A lady with Down syndrome has lost her appeal against a statute that permits abortion of a Down syndrome-affected fetus up until birth.
Heidi Crowter, a 27-year-old from Coventry, expressed her anger at the judges’ assertion that her sentiments were unimportant.
The Court of Appeal’s judges determined that the Abortion Act did not affect the rights of the living impaired.
The case, according to abortion provider BPAS, “was a full-frontal attack on pregnant women’s rights.”
Abortion is only permitted after 24 weeks of pregnancy in England, Wales, and Scotland unless “there is a strong chance that the child would suffer from such physical or mental abnormalities as to be gravely handicapped”—this includes Down’s syndrome.
The rules, according to Ms. Crowter, who has the disorder, are unfair to those who have Down’s syndrome. In July 2021, she filed a lawsuit against the government in the High Court with Maire Lea-Wilson, 33, of west London, whose son Aidan has Down syndrome, claiming that the law “doesn’t respect my life.”
Ms. Crowter stated that she and her team intend to “keep battling” and “fight there” in the Supreme Court.
The court acknowledges that many people with Down syndrome and other disabilities will be upset and offended by the fact that a diagnosis of serious disability during pregnancy is treated by the law as a justification for termination, and that they may view it as implying that their own lives are of less value. This is stated in a summary of the decision by Lord Justice Underhill, Lady Justice Thirlwall, and Lord Justice Peter Jackson.
The judges stated, “However, it holds that a notion that is what the legislation suggests is not by itself adequate to give rise to an interference with article 8 rights (to private and family life, which are guaranteed in the European Convention on Human Rights).”
The British Pregnancy Advisory Service, or BPAS, which offers abortion care services, was founded by Clare Murphy and said it backed the court’s decision.
There is no conflict between a culture that supports the rights of persons with disabilities and one that gives women the freedom to make difficult choices in tragic circumstances, she insisted.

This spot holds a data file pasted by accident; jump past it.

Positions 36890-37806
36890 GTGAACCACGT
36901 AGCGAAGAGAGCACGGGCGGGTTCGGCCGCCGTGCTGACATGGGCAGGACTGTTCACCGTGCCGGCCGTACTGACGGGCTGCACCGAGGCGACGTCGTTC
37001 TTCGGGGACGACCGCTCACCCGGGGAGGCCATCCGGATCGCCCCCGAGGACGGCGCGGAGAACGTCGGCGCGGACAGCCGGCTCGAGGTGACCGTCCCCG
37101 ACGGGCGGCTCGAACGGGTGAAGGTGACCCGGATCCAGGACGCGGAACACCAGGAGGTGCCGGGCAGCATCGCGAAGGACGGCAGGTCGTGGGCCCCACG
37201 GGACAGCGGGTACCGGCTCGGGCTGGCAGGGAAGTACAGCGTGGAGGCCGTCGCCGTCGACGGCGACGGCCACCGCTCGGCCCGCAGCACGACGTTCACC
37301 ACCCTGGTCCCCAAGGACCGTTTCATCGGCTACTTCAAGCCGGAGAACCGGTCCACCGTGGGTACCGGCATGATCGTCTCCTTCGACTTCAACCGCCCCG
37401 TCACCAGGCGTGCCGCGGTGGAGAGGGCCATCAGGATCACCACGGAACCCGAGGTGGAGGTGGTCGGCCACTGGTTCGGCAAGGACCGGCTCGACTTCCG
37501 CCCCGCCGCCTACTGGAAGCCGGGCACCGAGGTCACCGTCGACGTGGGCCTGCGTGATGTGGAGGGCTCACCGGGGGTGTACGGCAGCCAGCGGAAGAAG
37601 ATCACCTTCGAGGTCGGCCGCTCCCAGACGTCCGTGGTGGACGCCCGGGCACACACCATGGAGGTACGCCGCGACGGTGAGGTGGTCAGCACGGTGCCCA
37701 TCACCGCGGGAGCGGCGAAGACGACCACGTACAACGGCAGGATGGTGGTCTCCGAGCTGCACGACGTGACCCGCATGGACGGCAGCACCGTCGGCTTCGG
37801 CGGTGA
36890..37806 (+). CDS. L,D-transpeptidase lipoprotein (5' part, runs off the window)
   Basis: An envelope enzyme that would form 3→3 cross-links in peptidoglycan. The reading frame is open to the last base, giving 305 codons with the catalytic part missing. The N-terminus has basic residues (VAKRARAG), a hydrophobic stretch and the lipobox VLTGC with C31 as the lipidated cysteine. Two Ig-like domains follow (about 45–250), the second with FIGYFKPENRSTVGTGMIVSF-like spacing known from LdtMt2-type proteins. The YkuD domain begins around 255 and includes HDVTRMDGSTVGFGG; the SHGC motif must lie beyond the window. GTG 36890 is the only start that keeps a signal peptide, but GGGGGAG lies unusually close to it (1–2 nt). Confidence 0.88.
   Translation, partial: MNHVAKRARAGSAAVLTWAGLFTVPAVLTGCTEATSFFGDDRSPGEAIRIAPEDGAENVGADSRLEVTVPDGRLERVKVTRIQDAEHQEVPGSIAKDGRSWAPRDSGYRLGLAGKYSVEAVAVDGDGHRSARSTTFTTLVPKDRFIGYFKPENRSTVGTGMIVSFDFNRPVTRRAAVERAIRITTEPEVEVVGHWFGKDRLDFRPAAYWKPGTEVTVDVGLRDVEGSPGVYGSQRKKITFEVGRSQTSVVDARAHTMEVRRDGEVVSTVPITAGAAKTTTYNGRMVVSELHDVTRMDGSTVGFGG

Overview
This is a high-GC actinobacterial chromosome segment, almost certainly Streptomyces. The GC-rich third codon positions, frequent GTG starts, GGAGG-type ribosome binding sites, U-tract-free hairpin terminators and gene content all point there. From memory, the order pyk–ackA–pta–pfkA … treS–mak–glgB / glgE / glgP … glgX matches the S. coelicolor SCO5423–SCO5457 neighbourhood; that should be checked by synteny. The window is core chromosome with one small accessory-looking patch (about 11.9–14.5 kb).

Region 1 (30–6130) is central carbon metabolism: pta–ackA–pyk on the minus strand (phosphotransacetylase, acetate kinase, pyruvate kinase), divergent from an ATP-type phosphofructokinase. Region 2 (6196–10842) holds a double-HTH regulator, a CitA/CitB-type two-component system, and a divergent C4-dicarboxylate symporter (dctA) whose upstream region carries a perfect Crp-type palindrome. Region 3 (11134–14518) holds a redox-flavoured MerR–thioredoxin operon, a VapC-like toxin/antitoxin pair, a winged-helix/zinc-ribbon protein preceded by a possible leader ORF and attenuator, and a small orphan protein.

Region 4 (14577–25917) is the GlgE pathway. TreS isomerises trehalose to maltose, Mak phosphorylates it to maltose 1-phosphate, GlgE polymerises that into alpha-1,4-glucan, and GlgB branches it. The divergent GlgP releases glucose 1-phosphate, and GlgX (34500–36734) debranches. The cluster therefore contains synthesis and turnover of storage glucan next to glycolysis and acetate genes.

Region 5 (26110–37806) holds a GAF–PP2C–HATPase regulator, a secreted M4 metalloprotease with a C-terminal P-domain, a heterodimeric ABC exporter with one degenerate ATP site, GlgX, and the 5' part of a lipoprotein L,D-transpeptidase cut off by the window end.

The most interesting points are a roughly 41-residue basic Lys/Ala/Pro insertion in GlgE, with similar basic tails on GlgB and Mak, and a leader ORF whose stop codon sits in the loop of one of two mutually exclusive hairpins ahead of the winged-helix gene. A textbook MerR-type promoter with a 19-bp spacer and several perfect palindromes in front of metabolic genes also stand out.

“This case could have had broad repercussions if it had been successful. The claimants have argued in court that fetuses should have human rights; however, this issue has never been resolved by the law and would be contrary to decades of UK legal precedent.”
The case, according to Ms. Murphy, “attacks pregnant women’s rights to make their own decisions throughout childbirth as well as to access to abortion.”
Ms. Crowter told family members “we lost” when speaking to them outside the Court of Appeal while clearly distraught.
She told reporters that she “felt like sobbing” and that she felt “not as valuable” as a person without Down’s syndrome.
With support from her mother Liz and Down’s syndrome-affected husband James, Ms. Crowter declared: “I will keep fighting since we have already informed and altered people’s perceptions of the legislation.”
Added her: “We were not even permitted to attend school due of our extra chromosome when the law was passed in 1967. Therefore, I believe it is time for the judges to adapt to the circumstances and actually meet with individuals who have Down syndrome.”
Crowdfunding helped Ms. Crowter and her group raise approximately £148,000 for their legal expenses.
The decision, according to attorney Paul Conrath, was “disappointing and confusing,” and the Court had “further undermined a fragile voice for equal worth,” he claimed.
According to the Office for Health Improvement and Disparities’ abortion data for England and Wales in 2021, 3,370 abortions (1.6% of all abortions) were carried out on “ground E,” which Ms. Crowter’s team contends is discriminatory.
In the 2021 abortion statistics, Down’s syndrome is “mentioned by medical condition” 859 times, 24 of which occur at or after 24 weeks. The advocacy group Doesn’t Screen Us Out asserts that the actual numbers are probably substantially higher.
Abortion is a topic on which the government has taken “a neutral approach,” according to a representative for the Department of Health and Social Care.
The decision about the conditions in which abortions should be performed is made by Parliament, with members having the freedom to vote in accordance with their moral, ethical, or religious convictions.